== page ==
Back in the old days news outlets used to try to have people associated with a political position represent that position. In other words, they used to have conservatives represent conservative positions, liberals represent liberal positions, etc. It just seemed reasonable to have the people who actually held a particular political standpoint present that standpoint to the public.
But, that was then. Now, with the ascendancy of the right over national politics, there is no reason to waste valuable space in major media outlets allowing those who are left of center to express their views. There are plenty of conservatives who regularly express their views in the opinion and news sections. Why not let some of them also express the views of those who are left of center as well?
This obviously was the position taken by the Washington Post when it decided to have Robert Pozen, a finance industry executive and advocate of Social Security privatization, tell liberals what their position should be on Social Security. David Leonhardt highlighted Pozen's "liberal plan" in his NYT blogpost today.
The gist of Mr. Pozen's proposal is to leave benefits mostly unchanged for the lowest wage earners while reducing benefits and raising the retirement age for middle income workers like school teachers, construction workers and fire fighters. By reducing the benefits for those in the middle, Mr. Pozen wants to make Social Security more "progressive." Naturally liberals who were troubled by high-living nurses and plumbers will rally behind this bold effort at redistributing income.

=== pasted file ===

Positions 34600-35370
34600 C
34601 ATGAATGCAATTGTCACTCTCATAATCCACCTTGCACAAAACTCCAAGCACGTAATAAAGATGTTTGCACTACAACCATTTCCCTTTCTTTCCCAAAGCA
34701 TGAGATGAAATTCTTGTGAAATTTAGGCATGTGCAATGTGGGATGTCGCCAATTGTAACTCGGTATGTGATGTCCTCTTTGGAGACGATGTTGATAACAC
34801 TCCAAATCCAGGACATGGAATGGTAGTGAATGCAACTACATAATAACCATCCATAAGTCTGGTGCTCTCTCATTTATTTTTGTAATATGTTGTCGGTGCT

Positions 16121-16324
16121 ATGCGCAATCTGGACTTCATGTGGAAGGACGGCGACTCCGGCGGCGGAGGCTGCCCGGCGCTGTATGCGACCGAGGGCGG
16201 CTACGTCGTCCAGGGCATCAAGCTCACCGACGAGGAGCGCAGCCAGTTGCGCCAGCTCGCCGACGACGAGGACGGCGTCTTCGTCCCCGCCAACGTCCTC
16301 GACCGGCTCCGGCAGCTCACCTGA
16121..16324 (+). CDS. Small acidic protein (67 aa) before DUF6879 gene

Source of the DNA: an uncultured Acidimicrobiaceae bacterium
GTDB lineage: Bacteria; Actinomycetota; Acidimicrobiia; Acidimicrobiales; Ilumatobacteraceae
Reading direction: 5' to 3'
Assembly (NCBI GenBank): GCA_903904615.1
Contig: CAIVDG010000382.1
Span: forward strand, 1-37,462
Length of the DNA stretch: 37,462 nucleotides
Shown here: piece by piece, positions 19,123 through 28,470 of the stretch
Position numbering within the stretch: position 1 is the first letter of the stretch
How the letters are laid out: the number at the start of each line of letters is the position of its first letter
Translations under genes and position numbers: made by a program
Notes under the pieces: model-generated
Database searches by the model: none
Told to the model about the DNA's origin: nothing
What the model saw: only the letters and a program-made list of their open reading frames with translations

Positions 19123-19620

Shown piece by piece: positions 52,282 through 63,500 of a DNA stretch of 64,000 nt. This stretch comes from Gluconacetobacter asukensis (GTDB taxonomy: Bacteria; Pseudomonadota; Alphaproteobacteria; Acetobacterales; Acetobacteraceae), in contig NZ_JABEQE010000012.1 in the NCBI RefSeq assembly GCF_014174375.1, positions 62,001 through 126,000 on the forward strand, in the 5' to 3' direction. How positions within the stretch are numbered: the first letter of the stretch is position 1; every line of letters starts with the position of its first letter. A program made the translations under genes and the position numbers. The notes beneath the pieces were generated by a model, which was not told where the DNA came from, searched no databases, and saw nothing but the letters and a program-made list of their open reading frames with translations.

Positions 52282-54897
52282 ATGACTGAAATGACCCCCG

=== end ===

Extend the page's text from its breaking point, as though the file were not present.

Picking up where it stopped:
In keeping with this spirit, suppose that we had a media that tilted as much to the left as the current outlets tilt to the right. Obviously, people like me would have the opportunity to lay out what the conservative position should be on reforming the income tax code.
So, here's the outline of my proposal which the Post will be running next week. It will leave income taxes largely unchanged on the bottom 98 percent of taxpayers. We will raise the marginal tax rate to 50 percent on incomes between $250,000 and $10,000,000. Then we would have a zero tax bracket for income over $10,000,000. This means that the richest of the rich will pay considerably less under the Baker plan than under the current tax code. This should accomplish the upward redistribution that is central to the right's political agenda.
I can't wait to see my column in the Post and highlighted as a conservative plan for tax reform in Leonhardt's blog.